That is what I mean by “what is Russian” – I do not know how to appropriately define the sociolinguistic entity that we mean when speaking about pre-revolutionary pronunciation.

    (2) removal of pressure to have Щ.

    Our Щs came from church Slavonic.

    Щ is a long and tense sound. It takes an extra effort to articulate it, you actually apply slightly more pressure to the mouth roof and increace airflow. So complaints about borschtsch make certain sense:-)

    Not in щас schas (schtschas:)), a lazy (sometimes intentionally!) pronunciation of seychas, “now”. This sound is relaxed. And I can’t even put this sound in щ-words without preparation.

    Possibly Slavonic did not merely inject -schiy participles (instead of identical -chiy participles that retain adjectival meanings and are means of derivation rathar than conjugation), but also sustained the presence of the phoneme/cluster?

  42. Very plausible.

  43. @drasvi: щ is not just an import from Church Slavic, it is also the product of palatalised sk and of stj in native Russian phonology.

  44. Sure, but the point is that the constant presence of Church Slavic in people’s lives may have helped preserve it. Once the church-smashers took over, it was free to disintegrate.

  45. Yes, that is what I meant.

  46. Well, it’s still a distinct phoneme (/ɕː/).
    FWIW, [ɕː] is what I learnt as normative pronunciation already over 30 years ago, and our corrective phonology teacher (native speaker) actually admonished people who inserted a “t” not to do that.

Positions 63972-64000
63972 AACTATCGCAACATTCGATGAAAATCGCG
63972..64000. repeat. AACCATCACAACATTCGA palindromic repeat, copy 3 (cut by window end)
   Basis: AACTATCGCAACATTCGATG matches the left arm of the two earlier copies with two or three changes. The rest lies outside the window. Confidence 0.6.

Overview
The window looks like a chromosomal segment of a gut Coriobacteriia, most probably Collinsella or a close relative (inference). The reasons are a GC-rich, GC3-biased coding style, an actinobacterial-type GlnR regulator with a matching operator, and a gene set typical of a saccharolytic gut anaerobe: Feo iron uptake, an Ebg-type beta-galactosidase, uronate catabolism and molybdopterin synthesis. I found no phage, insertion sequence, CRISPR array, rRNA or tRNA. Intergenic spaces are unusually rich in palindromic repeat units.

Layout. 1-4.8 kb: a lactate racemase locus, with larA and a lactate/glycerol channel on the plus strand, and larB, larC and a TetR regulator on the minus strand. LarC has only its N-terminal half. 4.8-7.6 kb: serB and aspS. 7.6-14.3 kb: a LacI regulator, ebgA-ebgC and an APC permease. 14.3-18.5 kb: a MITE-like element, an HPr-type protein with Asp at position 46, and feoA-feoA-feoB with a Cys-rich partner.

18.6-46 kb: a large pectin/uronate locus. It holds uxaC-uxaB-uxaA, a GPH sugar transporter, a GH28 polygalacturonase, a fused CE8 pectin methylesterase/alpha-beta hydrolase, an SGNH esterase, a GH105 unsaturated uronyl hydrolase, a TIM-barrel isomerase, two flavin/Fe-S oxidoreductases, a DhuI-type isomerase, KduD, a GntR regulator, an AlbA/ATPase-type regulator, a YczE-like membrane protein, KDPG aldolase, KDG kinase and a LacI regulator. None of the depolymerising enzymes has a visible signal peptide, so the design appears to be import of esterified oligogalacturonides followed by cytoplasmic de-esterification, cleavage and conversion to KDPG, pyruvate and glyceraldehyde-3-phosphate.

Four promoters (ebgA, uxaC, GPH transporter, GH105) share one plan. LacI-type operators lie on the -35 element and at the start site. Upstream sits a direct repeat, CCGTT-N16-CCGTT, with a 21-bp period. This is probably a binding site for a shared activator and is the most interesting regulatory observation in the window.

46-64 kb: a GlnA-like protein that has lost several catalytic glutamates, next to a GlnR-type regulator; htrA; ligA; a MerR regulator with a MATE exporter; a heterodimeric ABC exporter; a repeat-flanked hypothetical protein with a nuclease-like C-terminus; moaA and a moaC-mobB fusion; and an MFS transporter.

47. The link above is to a song from 20s. The singer’s pronunciation is quite peculiar in many ways though, and he is the undisputed king of mannerism.
    Alongside with Severyanin (egofuturism) in poetry whose poems he sung with perceptible pleasuse.

    2:34 is where he says щ in наступающего.

  48. And here Schtscherba, 1940:

    “… о букве щ сразу скажем, что она теоретически (если не всегда в произношении, ср. выше, стра. 119), отвечает комбинации звуков ш + ч, а потому не требует особого латинского эквивалента.”

    “…theoretically (if not in pronunciation, cf. above, p. 119) corresponds to the combination of sounds ш + ч and thus does not require a distinct Latin equivalents”
    feb-web.ru/feb/izvest/1940/03/122.pdf

    Above he notes that both шчука and шьшюка coexist and that [when writing Russian words in Latin] we should thus follow orthography rather than pronunciation. Verba volant, scripta manent, adds he.

    Interestingly, he wrote шчука , that is [ʂt͡ʂ] (because ⟨у⟩) or [ʂt͡ɕ], but шьшюка, that is [ɕ:].

    Likely he meant it, that the former is less palatilized. Of course it also could be /šč/ vs. [ɕ:].

  49. 2:34 is where he says щ in наступающего
    I’m not good at identifying sounds, but that sounds like [ɕ:] to me.

  50. It sounds to me very clearly like …[juʃt͡ʃɐvɐ]…

  51. See, that’s why I never got much into phonetics. I just can’t hear the nuances, and I hear what I expect to hear 🙂

  52. David Marjanović says

    наступающего, 2:34.

    Interesting. The [t] is there, but sort of reduced – [d̥] actually. The sibilants on either side, to my great surprise, aren’t [ɕ] at all, but something around a rounded [ʃ] or a not very retroflex [ʂ].